The Fall 2020 virtual NOVA conference, while valuable for learning new techniques, was, to me, more akin to a videoconference with sketchy reception instead of a face-to-face Travel Board hearing. I also can inhale bonus knowledge sitting in the bar listening to Amy Odom and Robert Chisholm discuss the ins and outs of TDIU over single malt. In the same vein, since I’m a one-man band, I like to scout out qualified fellow litigators willing to take my immense overflow. This website attracts many Vets seeking-nay- begging for representation. I feel it is my duty to try to refer them to a willing, qualified practitioner who can win their claims. As for cherry picking, always remember most all of the attorneys have a humongous student debt from doing 7 years of college before they can hang their shingle out. Throw in the up front hard costs of a storefront and electricity and you’re going to find some extremely skeptical lawdogs who want to make sure they aren’t investing in future inland Pacific Ocean waterfront property in Merced or Lodi. Sure, the San Andreas Fault is like totally for sure bound to calf off the western portion of California into the ocean…but when?
Vet attorneys have to pay their bills just as you and I do. In some respects, an agent is a far better prospect for a long shot claim. I have about 10 Vets in this category. I wish I had the ear of someone famous like Lt. Dan who has the deep pockets to aid Vets in their claims. I dream of a well-funded law practice that did pure pro bono law and kicked ass whilst taking names. I surely don’t aspire to run it but it would be the cat’s pajamas for disabled Vets who cannot get any traction. I expect they’d uncover a few Leroy MacKlem-style CUE claims every year and infuriate the VA. Now that would be a daisy. Shucks. Va screws up everything they touch so this would be like fishing with DuPont spinners.
I don’t mean this to be a depressing article. I just enjoy the old-fashioned NOVA venues where adult beverages lubricate Veterans Law and facilitate teaching way more attorneys and agents (the conferences-not the adult beverages). In Vietnam and that elongated country at the westerly-most terminus of the DMZ, we often observed what in polite circles nowadays could best be described as a “target-rich environment”. There simply was no dearth of things to bomb, strafe or nape every day. VA jurisprudence is no different. The proof is in the pudding. Excluding Extraordinary Writs of Mandamus, the CAVC reverses, vacates or sets aside 74% of all appeals that come before them. This flies in the face of the oft-claimed 98% accuracy rate touted by Fearless Leader Wilkie. Rose-tinted sunglasses are de rigueur for this statistical feat. Quite simply, if you do not appeal, your denial was “correct”. Call it a default setting statistic.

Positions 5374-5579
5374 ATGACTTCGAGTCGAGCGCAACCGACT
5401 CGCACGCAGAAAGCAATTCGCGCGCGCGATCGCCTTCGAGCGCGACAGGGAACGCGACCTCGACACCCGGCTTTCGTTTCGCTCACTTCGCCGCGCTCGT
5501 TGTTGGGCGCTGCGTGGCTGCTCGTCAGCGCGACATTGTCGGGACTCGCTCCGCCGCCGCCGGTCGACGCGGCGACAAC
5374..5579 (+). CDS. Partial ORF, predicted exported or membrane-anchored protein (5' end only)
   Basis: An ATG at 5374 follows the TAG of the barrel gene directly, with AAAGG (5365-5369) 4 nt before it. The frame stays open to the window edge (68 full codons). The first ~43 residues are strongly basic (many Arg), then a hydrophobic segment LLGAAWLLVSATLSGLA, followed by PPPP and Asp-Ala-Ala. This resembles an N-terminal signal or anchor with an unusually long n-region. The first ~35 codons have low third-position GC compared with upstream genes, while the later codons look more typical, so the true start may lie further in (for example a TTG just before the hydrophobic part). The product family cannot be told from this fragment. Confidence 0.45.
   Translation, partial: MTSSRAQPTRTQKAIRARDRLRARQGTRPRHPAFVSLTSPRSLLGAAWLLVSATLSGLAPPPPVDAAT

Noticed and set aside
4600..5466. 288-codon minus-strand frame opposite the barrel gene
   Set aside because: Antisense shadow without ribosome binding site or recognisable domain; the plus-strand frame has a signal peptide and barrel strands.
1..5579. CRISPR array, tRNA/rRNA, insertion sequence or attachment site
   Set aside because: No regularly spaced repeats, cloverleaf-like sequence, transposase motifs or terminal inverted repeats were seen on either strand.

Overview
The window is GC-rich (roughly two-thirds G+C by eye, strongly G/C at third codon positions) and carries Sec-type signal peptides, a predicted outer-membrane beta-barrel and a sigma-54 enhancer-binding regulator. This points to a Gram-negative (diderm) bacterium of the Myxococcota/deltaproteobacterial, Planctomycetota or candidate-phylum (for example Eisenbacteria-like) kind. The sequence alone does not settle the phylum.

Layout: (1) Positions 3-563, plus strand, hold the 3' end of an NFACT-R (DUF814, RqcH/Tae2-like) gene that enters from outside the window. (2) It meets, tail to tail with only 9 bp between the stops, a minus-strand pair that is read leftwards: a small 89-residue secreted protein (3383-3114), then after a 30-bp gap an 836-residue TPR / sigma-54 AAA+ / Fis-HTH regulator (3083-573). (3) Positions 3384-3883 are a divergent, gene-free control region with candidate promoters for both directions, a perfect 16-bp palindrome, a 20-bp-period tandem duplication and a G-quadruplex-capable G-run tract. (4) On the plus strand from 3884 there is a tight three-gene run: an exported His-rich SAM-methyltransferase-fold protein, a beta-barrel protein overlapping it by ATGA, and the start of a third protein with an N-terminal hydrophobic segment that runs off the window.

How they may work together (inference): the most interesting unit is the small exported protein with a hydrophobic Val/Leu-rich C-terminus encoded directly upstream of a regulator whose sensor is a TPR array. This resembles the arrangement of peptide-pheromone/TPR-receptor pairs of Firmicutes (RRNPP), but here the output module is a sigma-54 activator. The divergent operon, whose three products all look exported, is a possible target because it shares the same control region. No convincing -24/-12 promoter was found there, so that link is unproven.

Right. So here we are in the middle of a pandemic and many find themselves un or underemployed. What the hey? Why not begin a new adventure in defending VA Vets? Shoo doggies. I didn’t know the difference between 38 CFR and 38 USC in 2008. I’d never heard of CUE. I have no Juris Doctorate. The odds of me getting a handle on this and winning anything were like the Powerball Lotto. But here we are. Pretend you’re an Army Vet. Be all you can be. I guarantee you’ll sleep like a baby and never have a nightmare doing this. What’s more, with a NOVA membership, you’ll have an Army at your back helping you and free advice for the asking. Cool beans, huh?
Hopefully this corona beer thing will pass and we’ll all meet for NOVA in Ft. Worth next spring. That ought to be a hoot. I have more clients in Texas than I have common sense that I’ve taken on over the years. I hope to meet some of them while I’m there. Cupcake and I might just decide to do it as a road trip as we did in ’16 to San Antonio (via Loughlin). That’s reinventing social distancing at a whole new level-with no masks for the most part.
Be safe. Don’t forget to vote (yeah like that’s going to happen). Happy All Hallows’ Eve to you all. Be polite. Practice walking on water instead of making waves. Onward thru the fog. Vote for Oat Willie. Amen.